Chapter

 Open to All Parties

Chris Beneke

in Beyond Toleration

Published in print November 2006 | ISBN: 9780195305555
Published online September 2006 | e-ISBN: 9780199784899 | DOI: http://dx.doi.org/10.1093/0195305558.003.0003
  Open to All Parties

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This chapter examines religious discourse in mid-century America, which was characterized by unprecedented ecumenism and surprisingly widespread praise for integration. Beginning in the mid-1740s, religious writers stressed the common principles that Protestants of all denominations shared. During the same period, colonial institutions of many types declared themselves “open to all parties” — by which they usually meant all religious parties. Extended accounts of the Free Mason movement, the legislative assemblies of New York and Philadelphia, and the fight for control of King’s College (Columbia University), demonstrate a growing consciousness of religious diversity and the increasing priority accorded to interdenominational cooperation.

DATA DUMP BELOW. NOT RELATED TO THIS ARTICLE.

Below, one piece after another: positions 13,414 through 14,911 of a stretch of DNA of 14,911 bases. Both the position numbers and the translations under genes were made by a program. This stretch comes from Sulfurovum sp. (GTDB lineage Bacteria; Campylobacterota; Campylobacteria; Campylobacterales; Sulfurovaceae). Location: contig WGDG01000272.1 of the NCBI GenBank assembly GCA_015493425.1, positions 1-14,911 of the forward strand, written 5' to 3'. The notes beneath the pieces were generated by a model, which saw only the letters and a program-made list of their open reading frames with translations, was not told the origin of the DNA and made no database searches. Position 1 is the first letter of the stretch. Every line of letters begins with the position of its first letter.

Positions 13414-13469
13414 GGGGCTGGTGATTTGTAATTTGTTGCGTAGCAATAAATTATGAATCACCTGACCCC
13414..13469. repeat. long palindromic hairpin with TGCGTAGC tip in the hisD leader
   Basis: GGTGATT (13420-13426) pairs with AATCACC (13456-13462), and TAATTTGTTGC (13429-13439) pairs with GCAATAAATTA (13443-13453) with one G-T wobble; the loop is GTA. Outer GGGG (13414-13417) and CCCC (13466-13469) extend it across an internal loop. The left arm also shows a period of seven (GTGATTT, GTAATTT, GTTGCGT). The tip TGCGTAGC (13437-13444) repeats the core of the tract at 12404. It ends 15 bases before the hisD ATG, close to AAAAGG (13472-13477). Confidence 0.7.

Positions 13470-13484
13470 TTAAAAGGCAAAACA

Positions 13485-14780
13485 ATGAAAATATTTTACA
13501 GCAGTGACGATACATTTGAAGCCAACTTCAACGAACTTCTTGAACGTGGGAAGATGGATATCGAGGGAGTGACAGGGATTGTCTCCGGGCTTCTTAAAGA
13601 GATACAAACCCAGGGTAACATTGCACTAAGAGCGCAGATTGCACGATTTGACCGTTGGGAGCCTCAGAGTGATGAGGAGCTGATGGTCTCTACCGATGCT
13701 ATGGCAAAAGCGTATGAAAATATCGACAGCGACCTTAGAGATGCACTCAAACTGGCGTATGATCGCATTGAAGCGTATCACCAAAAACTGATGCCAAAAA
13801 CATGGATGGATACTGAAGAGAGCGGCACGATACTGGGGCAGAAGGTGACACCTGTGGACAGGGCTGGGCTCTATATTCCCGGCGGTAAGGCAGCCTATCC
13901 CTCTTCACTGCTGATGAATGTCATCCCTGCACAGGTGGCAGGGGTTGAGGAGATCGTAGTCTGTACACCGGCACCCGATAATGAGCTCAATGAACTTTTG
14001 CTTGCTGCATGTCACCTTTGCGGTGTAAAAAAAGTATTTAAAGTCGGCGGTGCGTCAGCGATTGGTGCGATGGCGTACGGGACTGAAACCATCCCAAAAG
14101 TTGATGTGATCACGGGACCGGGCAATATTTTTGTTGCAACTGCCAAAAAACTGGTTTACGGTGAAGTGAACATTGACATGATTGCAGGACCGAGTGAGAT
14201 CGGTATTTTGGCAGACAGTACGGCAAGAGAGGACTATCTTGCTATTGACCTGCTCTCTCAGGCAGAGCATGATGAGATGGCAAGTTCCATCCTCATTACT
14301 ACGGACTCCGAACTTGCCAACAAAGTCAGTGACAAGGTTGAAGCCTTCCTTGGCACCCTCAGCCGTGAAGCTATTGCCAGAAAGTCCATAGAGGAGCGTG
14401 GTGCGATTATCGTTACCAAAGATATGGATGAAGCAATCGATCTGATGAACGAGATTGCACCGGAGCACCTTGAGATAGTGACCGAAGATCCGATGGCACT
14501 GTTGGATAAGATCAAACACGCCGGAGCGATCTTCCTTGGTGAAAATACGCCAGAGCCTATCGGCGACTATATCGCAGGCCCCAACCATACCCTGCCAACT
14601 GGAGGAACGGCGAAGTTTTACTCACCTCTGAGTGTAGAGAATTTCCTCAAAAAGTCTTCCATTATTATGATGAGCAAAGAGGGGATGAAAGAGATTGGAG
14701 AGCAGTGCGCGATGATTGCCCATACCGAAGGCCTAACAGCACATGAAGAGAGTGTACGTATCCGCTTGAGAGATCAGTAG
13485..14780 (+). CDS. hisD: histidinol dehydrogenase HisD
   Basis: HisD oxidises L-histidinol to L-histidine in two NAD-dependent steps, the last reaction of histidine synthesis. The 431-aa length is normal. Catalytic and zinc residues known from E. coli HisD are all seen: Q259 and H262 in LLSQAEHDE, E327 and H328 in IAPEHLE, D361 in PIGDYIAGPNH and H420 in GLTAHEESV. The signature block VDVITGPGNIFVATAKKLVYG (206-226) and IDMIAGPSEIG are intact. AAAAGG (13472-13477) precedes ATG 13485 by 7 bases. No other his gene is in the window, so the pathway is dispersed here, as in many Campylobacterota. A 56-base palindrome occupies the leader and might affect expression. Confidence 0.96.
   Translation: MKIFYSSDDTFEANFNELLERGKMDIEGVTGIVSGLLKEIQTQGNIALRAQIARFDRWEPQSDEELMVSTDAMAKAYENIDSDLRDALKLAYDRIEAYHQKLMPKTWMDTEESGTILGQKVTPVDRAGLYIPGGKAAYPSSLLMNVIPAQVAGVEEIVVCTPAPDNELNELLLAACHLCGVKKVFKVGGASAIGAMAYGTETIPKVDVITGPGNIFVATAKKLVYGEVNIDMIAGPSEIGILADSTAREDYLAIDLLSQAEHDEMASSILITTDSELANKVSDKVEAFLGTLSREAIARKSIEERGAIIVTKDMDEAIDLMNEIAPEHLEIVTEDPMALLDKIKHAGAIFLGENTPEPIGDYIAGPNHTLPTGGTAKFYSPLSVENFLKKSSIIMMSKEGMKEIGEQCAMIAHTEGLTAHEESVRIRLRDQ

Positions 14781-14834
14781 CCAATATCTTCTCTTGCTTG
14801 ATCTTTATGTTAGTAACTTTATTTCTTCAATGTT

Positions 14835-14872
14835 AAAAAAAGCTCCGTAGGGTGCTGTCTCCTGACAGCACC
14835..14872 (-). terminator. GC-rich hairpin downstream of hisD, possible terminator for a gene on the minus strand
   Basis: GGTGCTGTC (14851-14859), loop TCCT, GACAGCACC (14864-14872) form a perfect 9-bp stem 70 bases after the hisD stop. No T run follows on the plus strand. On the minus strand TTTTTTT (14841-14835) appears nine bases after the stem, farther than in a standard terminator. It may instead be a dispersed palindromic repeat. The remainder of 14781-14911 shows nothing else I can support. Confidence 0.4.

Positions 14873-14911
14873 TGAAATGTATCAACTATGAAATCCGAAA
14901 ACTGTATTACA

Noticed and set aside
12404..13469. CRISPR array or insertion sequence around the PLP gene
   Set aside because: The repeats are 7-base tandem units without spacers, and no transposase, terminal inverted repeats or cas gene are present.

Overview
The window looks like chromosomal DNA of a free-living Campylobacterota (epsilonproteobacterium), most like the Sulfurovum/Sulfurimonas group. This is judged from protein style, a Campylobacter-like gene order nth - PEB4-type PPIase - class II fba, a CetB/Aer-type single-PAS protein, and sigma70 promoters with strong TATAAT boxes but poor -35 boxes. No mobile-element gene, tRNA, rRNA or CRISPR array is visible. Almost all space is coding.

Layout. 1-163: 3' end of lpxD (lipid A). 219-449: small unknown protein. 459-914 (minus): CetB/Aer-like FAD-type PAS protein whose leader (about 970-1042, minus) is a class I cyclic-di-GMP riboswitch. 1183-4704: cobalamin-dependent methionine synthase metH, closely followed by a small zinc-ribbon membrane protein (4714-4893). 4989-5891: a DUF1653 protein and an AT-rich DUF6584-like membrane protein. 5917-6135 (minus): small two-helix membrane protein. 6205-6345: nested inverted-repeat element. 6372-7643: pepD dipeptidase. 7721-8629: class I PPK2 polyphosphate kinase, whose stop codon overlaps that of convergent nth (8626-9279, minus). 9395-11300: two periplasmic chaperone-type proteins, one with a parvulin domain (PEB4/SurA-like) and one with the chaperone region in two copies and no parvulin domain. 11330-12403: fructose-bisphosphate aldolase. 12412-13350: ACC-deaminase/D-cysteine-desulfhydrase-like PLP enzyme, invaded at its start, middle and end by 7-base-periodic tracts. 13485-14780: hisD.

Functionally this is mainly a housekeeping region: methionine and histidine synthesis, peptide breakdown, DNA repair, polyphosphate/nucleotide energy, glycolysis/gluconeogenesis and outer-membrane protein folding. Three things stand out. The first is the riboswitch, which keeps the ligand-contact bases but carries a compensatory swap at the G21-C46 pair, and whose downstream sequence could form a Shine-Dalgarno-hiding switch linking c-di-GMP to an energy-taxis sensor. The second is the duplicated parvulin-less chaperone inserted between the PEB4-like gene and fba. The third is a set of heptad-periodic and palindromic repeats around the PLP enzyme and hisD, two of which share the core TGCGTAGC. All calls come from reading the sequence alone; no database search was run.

Keywords: ecumenism; integration; Protestants; denominations; open to all parties; free masons; New York; Philadelphia; King’s College; religious diversity

Chapter.  14631 words. 

Subjects: Religious Studies

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